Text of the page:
The Interior Department is bringing back a familiar face to fill its chief information officer’s role.
Sources confirm Bill Vajda started March 4 as Interior’s top technology executive.
Vajda returns to the federal government after spending the last decade in state government, working as the CIO for Alaska from 2017 to 2018, before which he spent five years as the city manager for Marquette, Michigan.
He served as the Education Department’s CIO from 2006 to 2009 and held senior management positions at the National Security Agency, the IRS and the White House previously.
Vajda replaces Sylvia Burns, who left in August to be the deputy CIO at the Federal Deposit Insurance Corporation. Burns served as the CIO of Interior for almost four years and previously worked for nearly 11 years.
Vajda becomes the first Interior CIO in the past three who hasn’t previously worked at the agency.
As the new CIO, Vajda has several challenges ahead of him. Interior’s IT budget for 2018 was $1.1 billion, and only 51 percent of projects were on budget and 77 percent of projects were on schedule, according to the latest data on the IT Dashboard. Interior reported to the dashboard that 63 percent of all projects are using agile or iterative development, but it’s still taking 588 days to complete a project.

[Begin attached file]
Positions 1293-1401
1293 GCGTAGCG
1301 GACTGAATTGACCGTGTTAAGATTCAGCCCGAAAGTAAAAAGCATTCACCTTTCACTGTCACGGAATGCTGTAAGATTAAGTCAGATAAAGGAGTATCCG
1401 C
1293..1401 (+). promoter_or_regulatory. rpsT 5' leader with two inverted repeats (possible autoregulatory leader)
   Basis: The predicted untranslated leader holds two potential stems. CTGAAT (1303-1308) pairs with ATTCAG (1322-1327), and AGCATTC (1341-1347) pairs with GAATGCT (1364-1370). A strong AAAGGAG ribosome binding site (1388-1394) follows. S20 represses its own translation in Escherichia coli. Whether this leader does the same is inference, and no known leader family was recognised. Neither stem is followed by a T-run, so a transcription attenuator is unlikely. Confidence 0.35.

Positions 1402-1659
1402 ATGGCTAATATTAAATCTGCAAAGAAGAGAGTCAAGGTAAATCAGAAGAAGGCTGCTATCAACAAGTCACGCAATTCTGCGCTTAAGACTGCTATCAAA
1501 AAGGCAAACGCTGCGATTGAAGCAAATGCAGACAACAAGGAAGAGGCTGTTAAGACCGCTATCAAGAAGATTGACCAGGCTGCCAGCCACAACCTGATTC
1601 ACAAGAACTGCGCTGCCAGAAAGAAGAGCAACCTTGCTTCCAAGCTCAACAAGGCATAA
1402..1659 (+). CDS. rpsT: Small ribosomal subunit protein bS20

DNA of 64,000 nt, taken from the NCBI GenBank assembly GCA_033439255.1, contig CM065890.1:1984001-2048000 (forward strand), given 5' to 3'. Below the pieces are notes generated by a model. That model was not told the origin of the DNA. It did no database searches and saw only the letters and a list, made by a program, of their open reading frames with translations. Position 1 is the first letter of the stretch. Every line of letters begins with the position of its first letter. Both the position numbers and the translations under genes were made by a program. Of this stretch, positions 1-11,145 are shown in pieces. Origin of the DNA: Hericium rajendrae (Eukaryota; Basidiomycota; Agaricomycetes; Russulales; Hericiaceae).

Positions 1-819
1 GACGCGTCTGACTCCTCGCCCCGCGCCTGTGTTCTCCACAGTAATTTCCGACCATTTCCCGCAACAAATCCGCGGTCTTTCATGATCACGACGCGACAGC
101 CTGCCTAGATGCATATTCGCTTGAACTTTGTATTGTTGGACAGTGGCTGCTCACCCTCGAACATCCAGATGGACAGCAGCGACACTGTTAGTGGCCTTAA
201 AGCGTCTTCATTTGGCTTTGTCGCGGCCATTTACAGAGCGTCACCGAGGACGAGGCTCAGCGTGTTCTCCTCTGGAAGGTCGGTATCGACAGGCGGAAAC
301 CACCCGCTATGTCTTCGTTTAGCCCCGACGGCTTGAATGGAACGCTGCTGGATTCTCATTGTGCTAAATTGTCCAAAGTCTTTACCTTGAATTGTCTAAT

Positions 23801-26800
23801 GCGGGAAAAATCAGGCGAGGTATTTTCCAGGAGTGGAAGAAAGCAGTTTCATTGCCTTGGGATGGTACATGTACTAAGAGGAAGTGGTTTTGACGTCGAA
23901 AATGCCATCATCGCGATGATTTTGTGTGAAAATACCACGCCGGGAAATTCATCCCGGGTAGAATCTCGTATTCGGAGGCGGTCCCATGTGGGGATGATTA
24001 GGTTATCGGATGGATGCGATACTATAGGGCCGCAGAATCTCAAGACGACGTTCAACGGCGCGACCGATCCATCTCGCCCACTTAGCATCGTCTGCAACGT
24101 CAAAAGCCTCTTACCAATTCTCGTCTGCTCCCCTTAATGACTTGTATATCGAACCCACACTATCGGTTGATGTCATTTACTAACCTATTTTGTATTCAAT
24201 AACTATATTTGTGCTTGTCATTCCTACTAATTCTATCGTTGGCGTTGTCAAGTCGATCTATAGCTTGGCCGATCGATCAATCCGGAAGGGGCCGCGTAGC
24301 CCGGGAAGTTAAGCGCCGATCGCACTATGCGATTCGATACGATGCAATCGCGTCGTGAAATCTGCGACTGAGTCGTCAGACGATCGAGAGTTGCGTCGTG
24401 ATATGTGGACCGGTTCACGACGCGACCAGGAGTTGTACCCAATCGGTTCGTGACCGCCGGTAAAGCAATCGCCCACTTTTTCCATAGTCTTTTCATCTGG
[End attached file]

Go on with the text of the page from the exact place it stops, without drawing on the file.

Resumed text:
Another big challenge will come under the Federal IT Acquisition Reform Act (FITARA) scorecard. The 7th version issued by the House Oversight and Reform Committee in December showed Interior with grade of “C+” overall, but “Fs” in the data center and software licensing subcategories.
Vajda will have to decide on how to recompete Interior’s cloud email and collaboration contract awarded in 2012 to Onix for Google email and apps in the cloud. Interior released a request for information in November 2017 to begin the recompete process, but according to several vendors who track federal opportunities, nothing new has come out over the last year so it’s unclear as to the status of that effort. The current contract expires in 2019.
Interior also just released a sources sought notice for virtual data center and cloud and managed services, and will run on top of the cloud hosting services contract the agency awarded in 2013.
Cybersecurity will be another area where Vajda brings experience and faces a big challenge at Interior. While Burns made some progress, the agency’s inspector general has issued several reports detailing weaknesses.
In April 2018, the IG found Interior lacked an enterprisewide plan to detect and respond to cyber incidents.
Auditors and the CIO’s office also disagreed back in 2016 about the state of cybersecurity as it relates to the Homeland Security Department’s continuous diagnostics and mitigation program.
Interior received a “C” on its Federal Information Security Management Act (FISMA) score under FITARA scorecard.